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  • Caused by the rickettsia Cowdria ruminantium.


  • Symptoms of heartwater vary from a sudden onset of high fever, convulsions, and death in 24 to 48 hours to an acute stage showing fever, reduced feed intake, depression, and rapid breathing.
  • After 24 to 48 hours, the goat will show nervous system signs such as twitching of the eyelids, protruding tongue, walking in circles, or high stepping.
  • The goat may stand with its legs widespread and the head lowered as if to brace itself.
  • As nervous symptoms increase, the animal will lie down and start galloping movements.


  • The disease is not contagious from animal to animal.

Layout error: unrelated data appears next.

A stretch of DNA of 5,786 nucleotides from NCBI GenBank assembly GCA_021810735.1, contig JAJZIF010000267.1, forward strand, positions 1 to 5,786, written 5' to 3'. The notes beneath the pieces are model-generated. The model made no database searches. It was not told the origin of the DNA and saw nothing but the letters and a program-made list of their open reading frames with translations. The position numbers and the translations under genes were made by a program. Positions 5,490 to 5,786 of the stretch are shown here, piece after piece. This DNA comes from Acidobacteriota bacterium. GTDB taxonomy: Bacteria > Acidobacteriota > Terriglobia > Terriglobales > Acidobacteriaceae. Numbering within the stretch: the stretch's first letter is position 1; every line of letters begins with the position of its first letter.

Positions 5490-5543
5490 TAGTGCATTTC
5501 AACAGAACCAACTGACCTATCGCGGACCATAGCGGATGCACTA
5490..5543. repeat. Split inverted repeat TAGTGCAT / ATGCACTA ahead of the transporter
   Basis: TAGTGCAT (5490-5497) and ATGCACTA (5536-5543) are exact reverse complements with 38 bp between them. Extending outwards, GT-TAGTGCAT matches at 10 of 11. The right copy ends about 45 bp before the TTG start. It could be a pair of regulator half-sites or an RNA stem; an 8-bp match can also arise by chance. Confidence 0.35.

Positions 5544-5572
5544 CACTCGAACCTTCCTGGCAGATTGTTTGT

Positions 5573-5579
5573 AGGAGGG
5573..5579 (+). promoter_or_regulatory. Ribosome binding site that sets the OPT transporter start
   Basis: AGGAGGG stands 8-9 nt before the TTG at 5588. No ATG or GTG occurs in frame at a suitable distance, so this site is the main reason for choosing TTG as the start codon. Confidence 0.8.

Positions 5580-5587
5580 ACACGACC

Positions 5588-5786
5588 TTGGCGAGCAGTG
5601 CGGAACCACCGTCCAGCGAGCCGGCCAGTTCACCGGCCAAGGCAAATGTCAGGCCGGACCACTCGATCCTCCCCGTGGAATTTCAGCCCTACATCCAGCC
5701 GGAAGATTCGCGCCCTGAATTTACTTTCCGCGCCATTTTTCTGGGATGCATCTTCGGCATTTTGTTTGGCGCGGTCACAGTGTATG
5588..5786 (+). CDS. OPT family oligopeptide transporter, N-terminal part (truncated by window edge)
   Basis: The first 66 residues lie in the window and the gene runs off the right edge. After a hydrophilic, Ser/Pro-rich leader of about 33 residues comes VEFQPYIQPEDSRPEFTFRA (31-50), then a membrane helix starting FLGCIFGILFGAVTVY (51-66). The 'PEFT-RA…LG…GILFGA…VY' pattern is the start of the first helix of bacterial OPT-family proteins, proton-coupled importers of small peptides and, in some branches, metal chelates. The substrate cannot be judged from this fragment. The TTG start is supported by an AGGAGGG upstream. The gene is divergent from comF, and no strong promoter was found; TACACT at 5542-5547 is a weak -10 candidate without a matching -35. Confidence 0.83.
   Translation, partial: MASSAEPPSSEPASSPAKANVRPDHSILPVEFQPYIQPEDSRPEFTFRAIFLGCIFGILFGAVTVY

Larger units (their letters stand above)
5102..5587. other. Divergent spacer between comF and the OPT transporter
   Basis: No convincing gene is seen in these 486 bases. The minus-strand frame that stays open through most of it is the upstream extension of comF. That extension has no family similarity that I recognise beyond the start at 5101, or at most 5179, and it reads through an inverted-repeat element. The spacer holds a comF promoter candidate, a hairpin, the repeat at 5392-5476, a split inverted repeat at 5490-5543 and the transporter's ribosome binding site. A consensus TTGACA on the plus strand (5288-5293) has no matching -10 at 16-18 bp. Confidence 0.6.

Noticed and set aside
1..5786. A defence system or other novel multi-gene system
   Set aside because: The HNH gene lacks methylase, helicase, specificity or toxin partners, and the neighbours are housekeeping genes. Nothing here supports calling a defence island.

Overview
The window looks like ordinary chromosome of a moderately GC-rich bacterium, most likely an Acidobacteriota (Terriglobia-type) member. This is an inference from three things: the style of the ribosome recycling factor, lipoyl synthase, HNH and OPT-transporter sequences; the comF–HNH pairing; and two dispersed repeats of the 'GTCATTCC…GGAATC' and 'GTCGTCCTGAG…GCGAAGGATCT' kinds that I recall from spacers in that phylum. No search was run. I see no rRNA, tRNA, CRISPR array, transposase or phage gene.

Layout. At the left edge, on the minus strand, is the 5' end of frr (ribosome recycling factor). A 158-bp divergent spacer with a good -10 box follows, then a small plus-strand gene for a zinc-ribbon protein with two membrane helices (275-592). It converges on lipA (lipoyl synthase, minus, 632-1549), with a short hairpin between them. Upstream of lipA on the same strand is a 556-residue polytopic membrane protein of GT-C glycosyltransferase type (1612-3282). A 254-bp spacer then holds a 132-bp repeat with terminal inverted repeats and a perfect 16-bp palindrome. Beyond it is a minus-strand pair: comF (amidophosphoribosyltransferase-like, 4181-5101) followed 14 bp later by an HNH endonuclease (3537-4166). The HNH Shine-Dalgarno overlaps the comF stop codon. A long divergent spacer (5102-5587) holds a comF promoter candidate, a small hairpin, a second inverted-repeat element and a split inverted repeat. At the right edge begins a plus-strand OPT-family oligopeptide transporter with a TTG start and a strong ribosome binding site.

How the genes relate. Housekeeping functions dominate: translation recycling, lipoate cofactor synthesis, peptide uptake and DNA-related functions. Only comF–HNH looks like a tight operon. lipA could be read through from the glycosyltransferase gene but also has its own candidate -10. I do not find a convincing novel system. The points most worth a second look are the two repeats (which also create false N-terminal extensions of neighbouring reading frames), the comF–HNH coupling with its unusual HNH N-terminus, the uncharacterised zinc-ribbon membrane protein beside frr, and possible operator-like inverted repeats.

• Once infected, the tick remains infected for life but does not pass the infection to its offspring.


  • Tetracyclines administered early provide good recovery and do not affect the immunity produced by having the disease.


  • Prevention is difficult. In most places, young animals are infected artificially and then treated to provide immunity.
  • Goats in areas where the disease is prevalent remain immunized by continued exspore.


  • Thedford, Thomas R. Goat Health Handbook: A Field Guide for Producers with Limited Veterinary Services. Morrilton, AR: Winrock International, 1983. Print.
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